Wednesday, 9 January 2013

A team of researchers from Visakhapatnam has developed a bio-fertilizer that will solve the problem of zinc deficiency in green gram, increase the yield and bring in profits to farmers

By Syed Akbar
Hyderabad, Jan 4: Green gram is a major ingredient in the Indian
kitchen, but this delicious pulse crop is hit by zinc deficiency
causing heavy loss to farmers. Now a team of researchers from
Visakhapatnam has developed a bio-fertilizer that will solve the
problem of zinc deficiency in green gram, increase the yield and bring
in profits to farmers.

Field trials conducted in Anakapalle town in Visakhapatnam district
have been successful with the bio-fertilizer solving the problem of
zinc deficiency in the green gram crop. Farmers spend huge amounts on
buying chemical fertilizers to overcome the problem of zinc deficiency
in green gram. Chemical fertilizers make the soil alkaline or saline,
robbing it of its ability to sustain future crops.

Dr L Anitha, associate professor, department of microbiology and food
science and technology, Gitam University, Visakhapatnam, told this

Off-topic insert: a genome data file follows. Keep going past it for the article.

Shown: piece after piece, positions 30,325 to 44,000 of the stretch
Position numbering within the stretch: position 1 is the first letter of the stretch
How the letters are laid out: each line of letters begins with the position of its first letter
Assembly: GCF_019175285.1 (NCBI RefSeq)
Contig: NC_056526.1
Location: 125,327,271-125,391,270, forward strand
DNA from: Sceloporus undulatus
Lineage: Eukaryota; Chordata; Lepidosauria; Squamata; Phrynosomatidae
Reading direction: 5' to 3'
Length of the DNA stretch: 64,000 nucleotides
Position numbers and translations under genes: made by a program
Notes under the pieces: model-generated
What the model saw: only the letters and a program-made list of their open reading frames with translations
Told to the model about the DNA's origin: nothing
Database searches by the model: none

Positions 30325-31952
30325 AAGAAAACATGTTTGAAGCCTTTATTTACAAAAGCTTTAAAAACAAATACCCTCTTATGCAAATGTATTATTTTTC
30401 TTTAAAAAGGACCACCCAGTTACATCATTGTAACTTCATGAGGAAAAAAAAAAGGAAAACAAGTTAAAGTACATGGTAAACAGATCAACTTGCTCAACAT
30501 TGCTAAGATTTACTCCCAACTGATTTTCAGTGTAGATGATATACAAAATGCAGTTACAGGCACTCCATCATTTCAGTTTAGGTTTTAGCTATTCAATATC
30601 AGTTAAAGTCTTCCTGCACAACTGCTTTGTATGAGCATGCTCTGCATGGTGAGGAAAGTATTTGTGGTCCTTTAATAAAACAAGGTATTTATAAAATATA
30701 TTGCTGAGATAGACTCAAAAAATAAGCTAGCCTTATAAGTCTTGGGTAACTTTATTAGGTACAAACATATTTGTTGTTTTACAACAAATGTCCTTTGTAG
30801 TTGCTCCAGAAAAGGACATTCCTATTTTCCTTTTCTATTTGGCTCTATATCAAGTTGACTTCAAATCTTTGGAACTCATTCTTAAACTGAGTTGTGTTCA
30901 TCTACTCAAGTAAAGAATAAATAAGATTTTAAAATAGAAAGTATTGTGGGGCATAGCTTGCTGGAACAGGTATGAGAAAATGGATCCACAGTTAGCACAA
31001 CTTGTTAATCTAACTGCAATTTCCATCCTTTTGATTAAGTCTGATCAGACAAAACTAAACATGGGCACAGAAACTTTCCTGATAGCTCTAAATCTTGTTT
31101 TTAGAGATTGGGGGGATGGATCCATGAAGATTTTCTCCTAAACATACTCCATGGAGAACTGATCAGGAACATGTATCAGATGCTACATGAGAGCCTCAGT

correspondent that the bio-fertilizer was developed from blue green
algae (Spirulina platensis). Dr Anitha and research scholar P Kalpana
developed the bio-fertilizer. According to Dr Anitha, they conducted
research to estimate zinc levels in green gram (Cicer arietinum) after
application of blue green algae by foliar spray on the plants from
germination for 45 days every fortnight.

Spirulina is rich in protein and trace metals. Spirulina was dried,
powdered, and applied to crops in four different concentrations. The
zinc levels were estimated using atomic absorption spectrophotometer.
The zinc concentration 36.83 mg per kg as against 29.45 mg/kg in
fields where the bio-fertilizer was not used.

“The foliar spray enhanced the zinc levels in green gram. The higher
the concentration of blue green algae the higher the zinc
concentration in the green gram crop,” she said.

Zinc plays a key role in the yield, quality and nutritional value of
agricultural crops. But use of zinc from chemical sources damages the
soil texture, though it increases the farm out. Zinc obtained through
natural sources like blue green algae not only keeps the soil texture
in good health, but also solves the problem of deficiency in crops.

The research study by the Vizag team gain significance, as 50 per cent
of the world’s agricultural crops are deficient in zinc.

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